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How and When Does Law Enforcement Use Identity Resolution?

How and When Does Law Enforcement Use Identity Resolution?

Law enforcement relies on a number of cutting edge tools. While television makes it look like every station has high-end DNA processing and massive forensics labs, the truth is that many agencies depend even more on the kinds of tools that are also used by many businesses. In fact, law enforcement uses identity resolution to solve several important problems.

Matching Across Databases

One of the most important ways that law enforcement agencies use identity resolution software is to cross-reference databases. Law enforcement data is notoriously scattered across many different places, split not only between the state and federal level but also between cities and counties. Complicating matters further is that a great deal of information is also split between different bureaus and organizations, making it hard for law enforcement to access its own data.

Through the use of identity resolution, though, similar data can be matched and law enforcement can get a better idea of what’s really going on. Services offed by companies like NetOwl can be used to search and index names even when they aren’t an exact match in various data bases.

Pattern Recognition

Identity resolution isn’t just used to pull up names and dates. It can also be used to find similarities in certain types of data, which helps law enforcement agencies to see the larger patterns in the information that they use. Agencies can use software to connect the dots in operations as different as anti-money laundering measures and identifying potential human traffickers. Humans may not be able to see the patterns in these cases, but the programs certainly can.

The programing they use can search for connections between people and organizations. It can tell search for names in relation to location, places of employment, education, and more. While there might be databases full of information available to law enforcement agencies, having the tools to comb through the data effectively is essential.

Cleaning Up Files

Like many other organizations, law enforcement agencies generate an absurd amount of redundant data. This slows down the workflow of these agencies and wastes valuable time in the process. As such, many agencies use identity resolution software to help identify places where redundant data is stored so they can purge unnecessary files and combine the data from various sources into more useful files. While this is simple maintenance to many, it does contribute to the efficacy of many agencies.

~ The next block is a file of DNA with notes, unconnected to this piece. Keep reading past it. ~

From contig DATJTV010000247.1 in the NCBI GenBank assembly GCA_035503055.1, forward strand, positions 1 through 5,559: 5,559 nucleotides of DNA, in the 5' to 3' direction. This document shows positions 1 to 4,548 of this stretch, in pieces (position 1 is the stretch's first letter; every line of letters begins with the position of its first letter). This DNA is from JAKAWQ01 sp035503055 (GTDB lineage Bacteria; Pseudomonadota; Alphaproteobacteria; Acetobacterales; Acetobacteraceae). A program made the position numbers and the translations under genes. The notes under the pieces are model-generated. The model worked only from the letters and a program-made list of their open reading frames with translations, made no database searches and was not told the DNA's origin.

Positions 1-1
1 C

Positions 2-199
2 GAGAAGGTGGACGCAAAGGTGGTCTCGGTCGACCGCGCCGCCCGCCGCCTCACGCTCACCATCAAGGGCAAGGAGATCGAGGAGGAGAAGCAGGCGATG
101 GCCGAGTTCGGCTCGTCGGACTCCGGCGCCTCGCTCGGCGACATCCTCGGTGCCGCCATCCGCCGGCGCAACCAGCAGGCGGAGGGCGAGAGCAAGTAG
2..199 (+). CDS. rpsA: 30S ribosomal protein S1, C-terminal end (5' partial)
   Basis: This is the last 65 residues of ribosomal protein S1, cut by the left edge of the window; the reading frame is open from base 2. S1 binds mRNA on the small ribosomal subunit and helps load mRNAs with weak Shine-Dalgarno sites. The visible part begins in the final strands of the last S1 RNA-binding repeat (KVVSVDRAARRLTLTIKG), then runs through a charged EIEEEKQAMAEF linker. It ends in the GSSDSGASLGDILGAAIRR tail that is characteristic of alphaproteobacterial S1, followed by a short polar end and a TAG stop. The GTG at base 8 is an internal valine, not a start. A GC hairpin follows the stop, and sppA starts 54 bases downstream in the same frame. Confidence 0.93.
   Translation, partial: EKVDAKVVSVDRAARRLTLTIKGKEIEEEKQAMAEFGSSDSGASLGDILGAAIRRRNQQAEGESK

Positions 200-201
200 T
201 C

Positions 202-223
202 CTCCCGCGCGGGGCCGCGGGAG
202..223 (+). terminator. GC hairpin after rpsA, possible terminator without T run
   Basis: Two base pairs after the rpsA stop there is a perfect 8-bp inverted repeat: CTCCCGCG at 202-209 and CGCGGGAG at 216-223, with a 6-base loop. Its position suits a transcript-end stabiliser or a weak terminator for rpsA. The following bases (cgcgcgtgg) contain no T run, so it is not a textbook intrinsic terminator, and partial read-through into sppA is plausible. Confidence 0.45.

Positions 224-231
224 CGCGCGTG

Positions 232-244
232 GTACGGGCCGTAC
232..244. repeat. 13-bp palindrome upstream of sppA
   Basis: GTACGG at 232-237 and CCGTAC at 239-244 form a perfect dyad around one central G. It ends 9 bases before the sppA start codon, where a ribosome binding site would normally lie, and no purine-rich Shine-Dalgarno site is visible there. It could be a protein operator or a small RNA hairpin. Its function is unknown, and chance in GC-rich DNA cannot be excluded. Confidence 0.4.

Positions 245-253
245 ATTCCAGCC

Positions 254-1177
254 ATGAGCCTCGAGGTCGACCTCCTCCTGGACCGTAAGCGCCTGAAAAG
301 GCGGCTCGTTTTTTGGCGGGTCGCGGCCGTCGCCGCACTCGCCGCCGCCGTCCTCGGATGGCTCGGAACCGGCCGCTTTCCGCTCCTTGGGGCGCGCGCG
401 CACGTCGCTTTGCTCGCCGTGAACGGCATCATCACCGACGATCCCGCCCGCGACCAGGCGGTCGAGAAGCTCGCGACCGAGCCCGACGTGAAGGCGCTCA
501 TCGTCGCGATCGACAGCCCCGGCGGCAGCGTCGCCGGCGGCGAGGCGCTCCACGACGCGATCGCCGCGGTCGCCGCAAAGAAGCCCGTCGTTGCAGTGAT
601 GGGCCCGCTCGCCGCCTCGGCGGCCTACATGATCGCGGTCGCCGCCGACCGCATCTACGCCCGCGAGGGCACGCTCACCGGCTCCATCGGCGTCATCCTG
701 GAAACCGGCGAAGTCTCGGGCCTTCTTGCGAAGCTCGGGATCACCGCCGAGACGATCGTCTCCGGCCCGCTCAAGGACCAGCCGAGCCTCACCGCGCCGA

For example, if you consider how many ways one name can be written, it’s clear why this is necessary. A Chinese name would be spelled with the English alphabet in America and Chinese characters in China. Alternately, a person’s name may be hyphenated, shortened, or misspelled in some cases. Situations like these could result in multiple files on the same person. This is where identity resolution comes into play.

Confirming Identities

Perhaps the most important way that law enforcement uses identity resolution, though, is to ensure that they don’t make mistakes. Because there is so much data and so much of it seems similar, human nature dictates that wires can be crossed and the wrong people can be accused of doing things they didn’t do. Using this process helps law enforcement to cross-reference difference files and to make sure that the information gathered about a suspect actually conforms to the identity of the person in custody. The software used for this can cross reference information tied to individuals, such as children or spouses, to confirm that you are looking at the correct data.

Identity resolution can be used in ways both big and small, but it is important. From identifying suspects to cleaning up workflow, it’s an important part of law enforcement. In fact, it is crucial in operations such as immigration, border patrol, and homeland security. While this process doesn’t get much press, it’s hard to see how many agencies could competently function without identity resolution. Even if they have access to all the necessary data, it needs to be easily searchable and effectively index to be us any use.


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